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How to… dive with marine wildlife


There are many wonders of nature to discover under water. Scuba diving trainer Neil van Niekerk, based in the Cayman Islands, explains how to prepare for encountering residents of the ocean in their natural habitat

Preparing for a dive begins long before you hit the water. Much preparation is needed to ensure you are mentally and physically fit for a particular dive.

Inspect your diving equipment and, if needed, send it to your local dive shop for service. Regulators and BCDs (buoyancy control devices) need a service at least once a year. Corrosion is a tremendous problem with dive gear in storage.

If your last dive was a long time ago – generally considered 18 months to two years – then you will need a refresher course with a divemaster or instructor. If your last dive was two to seven years ago, a full Scuba Review is required before you can dive in open water.

The best times to dive: for photography the morning dives are better, at about 11am for the best light. To see wildlife, the early morning and dusk dives are best when marine life is most active.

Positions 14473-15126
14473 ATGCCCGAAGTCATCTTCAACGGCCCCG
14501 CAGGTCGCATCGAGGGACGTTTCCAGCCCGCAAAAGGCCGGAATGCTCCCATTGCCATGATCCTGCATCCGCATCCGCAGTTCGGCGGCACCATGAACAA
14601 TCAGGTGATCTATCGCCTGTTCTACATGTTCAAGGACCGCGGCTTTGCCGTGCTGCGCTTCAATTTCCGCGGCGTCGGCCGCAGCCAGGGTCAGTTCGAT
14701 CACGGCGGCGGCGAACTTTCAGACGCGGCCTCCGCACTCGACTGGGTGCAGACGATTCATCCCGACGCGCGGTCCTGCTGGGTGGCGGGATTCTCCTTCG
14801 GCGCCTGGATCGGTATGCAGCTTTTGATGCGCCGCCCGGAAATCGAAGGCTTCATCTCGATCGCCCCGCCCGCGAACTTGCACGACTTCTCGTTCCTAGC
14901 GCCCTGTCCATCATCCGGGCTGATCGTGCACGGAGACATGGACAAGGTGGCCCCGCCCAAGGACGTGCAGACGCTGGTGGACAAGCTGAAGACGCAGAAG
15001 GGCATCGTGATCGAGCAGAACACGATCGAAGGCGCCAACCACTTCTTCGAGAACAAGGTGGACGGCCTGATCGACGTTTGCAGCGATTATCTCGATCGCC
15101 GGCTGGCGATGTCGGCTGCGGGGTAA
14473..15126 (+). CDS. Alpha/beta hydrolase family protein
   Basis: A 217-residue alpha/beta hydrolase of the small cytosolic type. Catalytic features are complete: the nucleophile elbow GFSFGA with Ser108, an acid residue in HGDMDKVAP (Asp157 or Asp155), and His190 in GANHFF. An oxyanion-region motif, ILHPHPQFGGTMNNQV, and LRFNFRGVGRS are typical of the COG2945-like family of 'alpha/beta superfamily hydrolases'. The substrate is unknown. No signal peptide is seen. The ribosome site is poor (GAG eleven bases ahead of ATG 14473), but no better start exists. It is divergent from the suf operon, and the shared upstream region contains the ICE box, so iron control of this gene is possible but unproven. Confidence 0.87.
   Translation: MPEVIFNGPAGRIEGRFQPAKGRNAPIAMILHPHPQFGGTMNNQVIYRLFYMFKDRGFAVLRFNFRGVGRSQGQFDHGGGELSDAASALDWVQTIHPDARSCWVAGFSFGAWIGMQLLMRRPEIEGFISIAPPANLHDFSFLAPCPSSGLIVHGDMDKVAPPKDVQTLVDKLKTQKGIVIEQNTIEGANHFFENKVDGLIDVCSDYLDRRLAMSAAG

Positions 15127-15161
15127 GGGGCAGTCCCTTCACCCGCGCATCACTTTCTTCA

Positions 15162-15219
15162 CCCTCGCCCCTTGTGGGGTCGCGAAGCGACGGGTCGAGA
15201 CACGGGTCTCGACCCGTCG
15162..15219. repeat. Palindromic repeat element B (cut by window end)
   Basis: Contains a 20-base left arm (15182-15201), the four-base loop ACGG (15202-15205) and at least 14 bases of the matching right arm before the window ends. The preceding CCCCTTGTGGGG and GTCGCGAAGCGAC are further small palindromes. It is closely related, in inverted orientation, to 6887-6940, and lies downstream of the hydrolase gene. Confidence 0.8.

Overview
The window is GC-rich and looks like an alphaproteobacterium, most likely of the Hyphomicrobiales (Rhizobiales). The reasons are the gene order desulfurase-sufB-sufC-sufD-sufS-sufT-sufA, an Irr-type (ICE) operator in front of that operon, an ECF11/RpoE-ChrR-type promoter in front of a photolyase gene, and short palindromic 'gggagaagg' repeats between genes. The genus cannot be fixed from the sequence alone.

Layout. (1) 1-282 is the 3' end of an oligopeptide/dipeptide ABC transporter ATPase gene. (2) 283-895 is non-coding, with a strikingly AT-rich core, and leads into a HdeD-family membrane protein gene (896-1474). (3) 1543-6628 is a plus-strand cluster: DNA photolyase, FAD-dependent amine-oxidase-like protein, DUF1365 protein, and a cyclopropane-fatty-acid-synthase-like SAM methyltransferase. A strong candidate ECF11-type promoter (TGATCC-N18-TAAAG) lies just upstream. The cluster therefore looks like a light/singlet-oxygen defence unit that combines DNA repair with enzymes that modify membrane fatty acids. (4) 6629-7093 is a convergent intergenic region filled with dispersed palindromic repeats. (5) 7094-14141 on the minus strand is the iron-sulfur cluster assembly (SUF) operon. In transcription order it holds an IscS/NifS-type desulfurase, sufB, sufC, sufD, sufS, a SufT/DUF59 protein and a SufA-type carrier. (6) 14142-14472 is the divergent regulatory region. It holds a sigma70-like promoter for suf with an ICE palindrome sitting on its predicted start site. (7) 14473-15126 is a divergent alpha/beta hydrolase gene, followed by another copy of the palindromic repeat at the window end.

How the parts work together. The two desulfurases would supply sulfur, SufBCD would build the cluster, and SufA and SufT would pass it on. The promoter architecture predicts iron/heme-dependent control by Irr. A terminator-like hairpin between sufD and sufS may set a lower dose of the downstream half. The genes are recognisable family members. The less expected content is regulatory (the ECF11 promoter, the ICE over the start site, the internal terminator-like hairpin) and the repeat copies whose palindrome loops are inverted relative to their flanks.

It’s a common misconception that chasing marine life will get you closer. It doesn’t. Chasing it just scares it off. Around the Cayman Islands, sharks, turtles and eagle rays will approach you cautiously, so be calm in the water and let them investigate you.

Much of the best marine life is very small and it takes good buoyancy to investigate it closely and exceptional buoyancy to photograph it. Do spend time with an instructor to develop these important buoyancy skills.

Don’t lay or stand on the coral to take a better picture. Corals have a protective slimy coating covering them to prevent infections from pathogens. By touching them with your hands or feet, you remove this extremely important outer coating, thereby exposing the entire organism to disease.


Moving through the water slowly not only conserves air consumption, but allows you to see details that otherwise may be missed or overlooked. Try to understand what it is that you are looking at, as many of these interesting animals rely heavily on camouflage; you will be rewarded for your efforts.

Neil is the manager and diving instructor of the Southern Cross Club www.southerncrossclub.com

The Caymans are blessed with outstanding underwater scenery and wildlife. To find out more visit www.caymanislands.ky/divecayman